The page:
Tackling segmentation to advance universal health coverage: analysis of policy architectures of health care in Chile and Uruguay
International Journal for Equity in Health
With the turn of the century, most countries in Latin America witnessed an increased concern with universalism and redistribution. In the health sector, this translated into a wide range of reforms to advance Universal Health Coverage (UHC) that, however, have had to cope with health systems that stratified the population since their foundation and the further segmentation inherited by market-oriented policies in the 1980s and 1990s. Studies on social welfare stress the relevance of cross-class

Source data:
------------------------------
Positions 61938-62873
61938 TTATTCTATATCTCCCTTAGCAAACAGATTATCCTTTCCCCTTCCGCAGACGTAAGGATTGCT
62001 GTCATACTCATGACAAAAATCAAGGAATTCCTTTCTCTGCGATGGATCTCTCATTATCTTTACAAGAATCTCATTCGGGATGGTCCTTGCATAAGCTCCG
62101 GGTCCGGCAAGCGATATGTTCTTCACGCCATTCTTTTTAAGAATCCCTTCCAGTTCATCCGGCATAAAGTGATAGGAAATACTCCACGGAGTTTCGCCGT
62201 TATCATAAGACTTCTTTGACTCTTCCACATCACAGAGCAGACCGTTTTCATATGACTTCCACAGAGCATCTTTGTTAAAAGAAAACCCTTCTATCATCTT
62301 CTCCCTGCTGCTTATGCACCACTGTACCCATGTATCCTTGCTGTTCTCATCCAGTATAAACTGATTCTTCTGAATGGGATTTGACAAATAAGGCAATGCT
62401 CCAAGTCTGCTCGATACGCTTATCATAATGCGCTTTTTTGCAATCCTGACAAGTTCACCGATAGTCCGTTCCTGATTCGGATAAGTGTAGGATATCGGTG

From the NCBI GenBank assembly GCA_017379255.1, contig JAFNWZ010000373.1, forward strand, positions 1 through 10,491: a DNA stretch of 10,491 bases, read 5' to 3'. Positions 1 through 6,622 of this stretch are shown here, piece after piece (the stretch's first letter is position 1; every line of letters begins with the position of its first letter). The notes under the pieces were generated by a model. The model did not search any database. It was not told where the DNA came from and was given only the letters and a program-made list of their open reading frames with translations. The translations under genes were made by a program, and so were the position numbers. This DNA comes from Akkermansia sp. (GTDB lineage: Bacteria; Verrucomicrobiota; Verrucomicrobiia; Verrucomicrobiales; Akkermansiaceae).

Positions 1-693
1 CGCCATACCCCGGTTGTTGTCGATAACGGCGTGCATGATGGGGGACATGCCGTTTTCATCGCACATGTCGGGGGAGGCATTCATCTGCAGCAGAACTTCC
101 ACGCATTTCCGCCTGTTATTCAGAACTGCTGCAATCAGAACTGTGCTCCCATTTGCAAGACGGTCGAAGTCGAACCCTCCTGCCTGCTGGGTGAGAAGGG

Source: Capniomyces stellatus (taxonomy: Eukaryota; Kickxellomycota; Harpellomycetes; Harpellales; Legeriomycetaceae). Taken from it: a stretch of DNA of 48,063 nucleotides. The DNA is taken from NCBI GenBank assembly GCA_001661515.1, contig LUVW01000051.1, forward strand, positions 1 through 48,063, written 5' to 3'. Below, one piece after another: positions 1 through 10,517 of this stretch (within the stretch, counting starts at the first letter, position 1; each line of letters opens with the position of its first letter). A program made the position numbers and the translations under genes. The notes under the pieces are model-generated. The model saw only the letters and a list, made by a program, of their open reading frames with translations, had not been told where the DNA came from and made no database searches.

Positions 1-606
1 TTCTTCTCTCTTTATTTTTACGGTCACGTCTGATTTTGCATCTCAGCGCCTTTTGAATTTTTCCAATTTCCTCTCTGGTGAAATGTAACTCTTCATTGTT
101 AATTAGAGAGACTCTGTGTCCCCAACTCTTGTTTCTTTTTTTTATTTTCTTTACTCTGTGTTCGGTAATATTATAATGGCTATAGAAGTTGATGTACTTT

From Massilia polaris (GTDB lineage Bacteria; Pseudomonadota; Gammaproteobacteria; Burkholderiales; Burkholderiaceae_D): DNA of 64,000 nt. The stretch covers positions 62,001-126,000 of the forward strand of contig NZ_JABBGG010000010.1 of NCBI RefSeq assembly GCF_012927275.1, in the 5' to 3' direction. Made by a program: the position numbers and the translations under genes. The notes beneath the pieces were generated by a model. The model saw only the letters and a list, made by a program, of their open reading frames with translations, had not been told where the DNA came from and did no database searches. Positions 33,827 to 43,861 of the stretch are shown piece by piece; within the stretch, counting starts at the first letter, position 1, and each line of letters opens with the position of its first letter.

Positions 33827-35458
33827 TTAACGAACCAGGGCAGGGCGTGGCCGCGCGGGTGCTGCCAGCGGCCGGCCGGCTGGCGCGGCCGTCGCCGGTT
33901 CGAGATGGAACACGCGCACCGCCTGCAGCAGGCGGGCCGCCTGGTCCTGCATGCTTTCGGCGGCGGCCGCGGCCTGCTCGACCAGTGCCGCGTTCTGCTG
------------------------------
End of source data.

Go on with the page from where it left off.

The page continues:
... ance of cross-class alliances between the middle and working classes to reach universal and sustainable social benefits. Consequently, the endurance of separate health schemes across groups of the population in most countries in Latin America may seriously hamper the efforts towards UHC. This article addresses the potential of current policy architectures of health care to tackle segmentation between social classes in access to health services in two of the best performers of health coverage in the region, namely Chile and Uruguay. The article is a comparative case study based on a literature review and applies an analytical framework that links universal outputs to the policy architectures of health care. The study assesses universal outputs in terms of coverage, generosity and financial protection, identifying equity gaps in each of these dimensions across groups of the population. Latest processes of reform for UHC in Chile and Uruguay perform highly regarding population coverage. Nevertheless, equity gaps in access to quality services and financial protection remain. In both countries, such gaps relate to the eligibility criteria. In Chile, segmentation is reinforced by the persistence of separated pools of resources that hinder solidarity. Besides, the significant role of private actors and differences in quality between public and private service providers continue to push middle and upper-middle classes to private options. Uruguay's health reform reinforced the public system and promoted financial solidarity by pooling and progressively allocating resources. Despite this, fragmentation in service provision continues the segmentation of access to health care. The study shows differences in the options of reforms for UHC in Chile and Uruguay and the relevance of policy architectures to reverse, or conversely deepen, segmentation across groups of the population.